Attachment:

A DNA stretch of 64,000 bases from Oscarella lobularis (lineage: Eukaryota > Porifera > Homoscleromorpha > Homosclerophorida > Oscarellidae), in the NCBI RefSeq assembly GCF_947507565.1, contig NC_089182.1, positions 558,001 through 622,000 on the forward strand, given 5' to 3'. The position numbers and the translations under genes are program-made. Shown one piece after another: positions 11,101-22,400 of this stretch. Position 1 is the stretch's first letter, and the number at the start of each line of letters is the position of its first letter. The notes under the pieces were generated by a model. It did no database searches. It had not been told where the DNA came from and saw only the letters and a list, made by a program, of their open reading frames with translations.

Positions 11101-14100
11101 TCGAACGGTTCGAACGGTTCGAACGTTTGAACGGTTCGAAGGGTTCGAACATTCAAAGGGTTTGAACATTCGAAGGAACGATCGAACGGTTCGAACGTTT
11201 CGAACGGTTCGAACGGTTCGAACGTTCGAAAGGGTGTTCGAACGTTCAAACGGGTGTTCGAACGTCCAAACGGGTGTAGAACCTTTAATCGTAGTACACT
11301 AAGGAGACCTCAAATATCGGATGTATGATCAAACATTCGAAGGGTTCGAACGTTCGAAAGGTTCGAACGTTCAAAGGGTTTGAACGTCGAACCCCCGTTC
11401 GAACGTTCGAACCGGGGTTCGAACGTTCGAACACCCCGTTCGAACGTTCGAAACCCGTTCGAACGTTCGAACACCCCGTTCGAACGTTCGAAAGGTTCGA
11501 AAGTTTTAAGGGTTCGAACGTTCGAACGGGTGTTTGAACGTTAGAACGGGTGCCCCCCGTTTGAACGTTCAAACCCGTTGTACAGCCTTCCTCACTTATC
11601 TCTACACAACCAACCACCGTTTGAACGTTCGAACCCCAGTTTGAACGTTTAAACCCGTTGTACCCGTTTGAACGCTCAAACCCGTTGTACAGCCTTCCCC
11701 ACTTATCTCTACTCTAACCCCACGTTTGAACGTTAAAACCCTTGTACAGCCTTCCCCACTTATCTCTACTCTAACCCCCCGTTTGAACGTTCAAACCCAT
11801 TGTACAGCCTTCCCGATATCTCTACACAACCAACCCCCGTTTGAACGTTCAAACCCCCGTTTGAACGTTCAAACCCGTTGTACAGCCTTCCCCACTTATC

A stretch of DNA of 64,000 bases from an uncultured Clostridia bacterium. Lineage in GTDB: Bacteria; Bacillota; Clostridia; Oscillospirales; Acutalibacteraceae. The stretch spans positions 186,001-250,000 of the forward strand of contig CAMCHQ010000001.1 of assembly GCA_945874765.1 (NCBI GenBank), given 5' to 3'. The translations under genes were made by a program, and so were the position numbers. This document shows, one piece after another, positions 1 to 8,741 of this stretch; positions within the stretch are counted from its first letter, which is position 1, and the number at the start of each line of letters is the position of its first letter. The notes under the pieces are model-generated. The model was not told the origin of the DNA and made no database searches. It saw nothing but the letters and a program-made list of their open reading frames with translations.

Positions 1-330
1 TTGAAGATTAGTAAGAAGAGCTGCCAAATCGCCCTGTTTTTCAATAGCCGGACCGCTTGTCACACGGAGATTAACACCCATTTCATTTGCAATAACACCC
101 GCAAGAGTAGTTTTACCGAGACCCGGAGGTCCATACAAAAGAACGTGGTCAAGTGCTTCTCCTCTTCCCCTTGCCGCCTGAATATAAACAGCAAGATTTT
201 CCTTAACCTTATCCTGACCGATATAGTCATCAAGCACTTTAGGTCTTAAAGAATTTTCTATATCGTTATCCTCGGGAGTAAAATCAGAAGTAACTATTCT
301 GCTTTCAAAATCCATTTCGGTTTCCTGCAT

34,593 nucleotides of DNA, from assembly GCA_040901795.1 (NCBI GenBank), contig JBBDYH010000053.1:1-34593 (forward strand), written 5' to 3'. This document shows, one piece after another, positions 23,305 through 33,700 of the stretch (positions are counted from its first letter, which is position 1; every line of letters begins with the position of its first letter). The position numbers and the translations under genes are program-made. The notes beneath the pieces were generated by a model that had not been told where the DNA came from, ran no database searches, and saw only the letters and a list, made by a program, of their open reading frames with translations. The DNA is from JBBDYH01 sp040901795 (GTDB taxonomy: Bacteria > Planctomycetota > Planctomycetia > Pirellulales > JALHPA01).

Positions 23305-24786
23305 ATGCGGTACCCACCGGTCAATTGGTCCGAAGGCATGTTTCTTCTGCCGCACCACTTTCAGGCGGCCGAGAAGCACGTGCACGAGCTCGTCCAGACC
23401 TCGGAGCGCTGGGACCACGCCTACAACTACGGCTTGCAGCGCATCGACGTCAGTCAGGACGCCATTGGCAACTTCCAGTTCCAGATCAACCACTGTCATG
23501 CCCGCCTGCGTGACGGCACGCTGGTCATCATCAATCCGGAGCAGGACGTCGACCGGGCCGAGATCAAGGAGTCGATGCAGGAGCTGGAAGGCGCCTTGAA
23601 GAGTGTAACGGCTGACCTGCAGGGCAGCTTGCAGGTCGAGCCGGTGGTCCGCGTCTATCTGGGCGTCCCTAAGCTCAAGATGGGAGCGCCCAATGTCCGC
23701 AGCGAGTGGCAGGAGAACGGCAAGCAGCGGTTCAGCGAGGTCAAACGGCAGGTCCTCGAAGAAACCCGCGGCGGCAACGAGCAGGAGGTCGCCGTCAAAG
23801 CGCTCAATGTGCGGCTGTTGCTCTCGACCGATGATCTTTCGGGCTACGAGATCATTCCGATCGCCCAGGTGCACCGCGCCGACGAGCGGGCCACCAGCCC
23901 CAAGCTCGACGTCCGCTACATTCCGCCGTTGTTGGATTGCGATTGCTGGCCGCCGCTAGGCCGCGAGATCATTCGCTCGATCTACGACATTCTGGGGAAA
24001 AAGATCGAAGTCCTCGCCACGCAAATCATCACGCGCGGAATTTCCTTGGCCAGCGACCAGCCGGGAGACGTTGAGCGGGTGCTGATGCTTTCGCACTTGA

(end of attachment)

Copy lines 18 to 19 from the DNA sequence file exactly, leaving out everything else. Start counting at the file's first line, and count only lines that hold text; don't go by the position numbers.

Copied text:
Positions 23305-24786
23305 ATGCGGTACCCACCGGTCAATTGGTCCGAAGGCATGTTTCTTCTGCCGCACCACTTTCAGGCGGCCGAGAAGCACGTGCACGAGCTCGTCCAGACC